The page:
In addition to these differences, the Trump Era seems to have created a divide on patriotism and optimism about the nation’s future that applies to everyone except Republican. I noted this in a post last year at this time, and that pessimism only seems to be becoming more apparent the deeper we get into the Trump Era. Last year, for example, surveys conducted by Gallup and other organizations showed that national pride had hit a new low. Those numbers have only gotten worse:
WASHINGTON, D.C. — As Americans prepare to celebrate the Fourth of July holiday, their pride in the U.S. has hit its lowest point since Gallup’s first measurement in 2001. While 70% of U.S. adults overall say they are proud to be Americans, this includes fewer than half (45%) who are “extremely” proud, marking the second consecutive year that this reading is below the majority level. Democrats continue to lag far behind Republicans in expressing extreme pride in the U.S.
These findings are explored further with new measurements of the public’s pride in eight aspects of U.S. government and society. American scientific achievements, military and culture/arts engender the most pride, while the U.S. political system and health and welfare system garner the least.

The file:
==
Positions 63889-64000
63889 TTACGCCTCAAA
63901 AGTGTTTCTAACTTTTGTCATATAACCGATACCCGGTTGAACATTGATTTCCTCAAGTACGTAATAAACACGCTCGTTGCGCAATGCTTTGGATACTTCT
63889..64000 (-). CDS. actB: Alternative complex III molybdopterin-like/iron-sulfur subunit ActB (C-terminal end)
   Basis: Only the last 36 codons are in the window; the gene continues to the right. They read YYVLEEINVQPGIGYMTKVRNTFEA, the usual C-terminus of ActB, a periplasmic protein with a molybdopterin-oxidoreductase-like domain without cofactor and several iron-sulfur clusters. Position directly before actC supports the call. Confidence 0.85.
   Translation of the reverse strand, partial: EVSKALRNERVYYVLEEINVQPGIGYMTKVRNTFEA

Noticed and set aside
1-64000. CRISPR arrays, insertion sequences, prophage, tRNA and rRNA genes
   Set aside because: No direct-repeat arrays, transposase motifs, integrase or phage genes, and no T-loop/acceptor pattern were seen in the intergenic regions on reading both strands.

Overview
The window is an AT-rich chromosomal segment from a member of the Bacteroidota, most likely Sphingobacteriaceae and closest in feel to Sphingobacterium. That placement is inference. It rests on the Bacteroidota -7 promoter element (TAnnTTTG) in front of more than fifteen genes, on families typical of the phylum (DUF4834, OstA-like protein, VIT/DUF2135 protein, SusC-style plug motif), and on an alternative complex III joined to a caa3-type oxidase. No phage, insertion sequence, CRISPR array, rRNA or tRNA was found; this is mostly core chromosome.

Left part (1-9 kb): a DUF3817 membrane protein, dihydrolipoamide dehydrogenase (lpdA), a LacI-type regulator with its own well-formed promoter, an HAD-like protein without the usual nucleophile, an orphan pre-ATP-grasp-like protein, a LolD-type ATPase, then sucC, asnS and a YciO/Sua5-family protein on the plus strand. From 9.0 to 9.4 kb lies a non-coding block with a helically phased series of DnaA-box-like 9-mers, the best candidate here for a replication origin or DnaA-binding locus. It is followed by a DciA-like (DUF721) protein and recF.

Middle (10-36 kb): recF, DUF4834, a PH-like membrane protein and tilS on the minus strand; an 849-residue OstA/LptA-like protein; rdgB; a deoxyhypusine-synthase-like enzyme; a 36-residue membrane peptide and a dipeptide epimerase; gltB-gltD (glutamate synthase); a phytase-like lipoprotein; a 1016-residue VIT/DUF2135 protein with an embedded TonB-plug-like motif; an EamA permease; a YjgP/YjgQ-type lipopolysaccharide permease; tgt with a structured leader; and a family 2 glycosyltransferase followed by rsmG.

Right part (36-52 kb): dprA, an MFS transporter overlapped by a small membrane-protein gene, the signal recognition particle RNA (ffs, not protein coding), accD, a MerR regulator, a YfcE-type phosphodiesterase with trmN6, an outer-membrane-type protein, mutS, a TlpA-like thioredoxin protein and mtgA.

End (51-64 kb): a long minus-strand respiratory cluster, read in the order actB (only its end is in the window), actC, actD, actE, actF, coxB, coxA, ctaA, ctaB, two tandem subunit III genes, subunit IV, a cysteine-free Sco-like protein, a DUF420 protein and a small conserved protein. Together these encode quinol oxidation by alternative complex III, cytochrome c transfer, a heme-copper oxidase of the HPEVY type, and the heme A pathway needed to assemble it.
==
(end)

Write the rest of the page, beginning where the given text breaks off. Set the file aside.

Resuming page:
U.S. adults’ extreme pride in being American has been steadily weakening in recent years, and the current reading, from a June 3-16 Gallup poll, marks the lowest point to date. However, the latest two-percentage-point decline from last year’s 47% is not a statistically significant change.
The highest readings on the measure, 69% and 70%, were between 2002 and 2004, after the 9/11 terrorist attacks, when the American public expressed high levels of patriotism and rallied around the U.S. government. Yet, since the start of George W. Bush’s second presidential term in 2005, fewer than 60% of Americans have expressed extreme pride in being American.
Record-low American patriotism is the latest casualty of the sharply polarized political climate in the U.S. today. For the second time in 19 years, fewer than half of U.S. adults say they are extremely proud to be Americans. The decline reflects plummeting pride among Democrats since Trump took office, even as Republican pride has edged higher.
While neither party group feels proud of the U.S. political system, politics may be affecting Democrats’ overall sense of pride in their country more than Republicans’, given Democrats’ low approval of the president. Democrats’ awareness of Trump’s historically low presidential approval rating across the international community may also be a factor in this latest decline in patriotism. So too could be Gallup data from earlier this year, which found that just 31% of Americans (including 2% of Democrats) think foreign leaders have respect for Trump.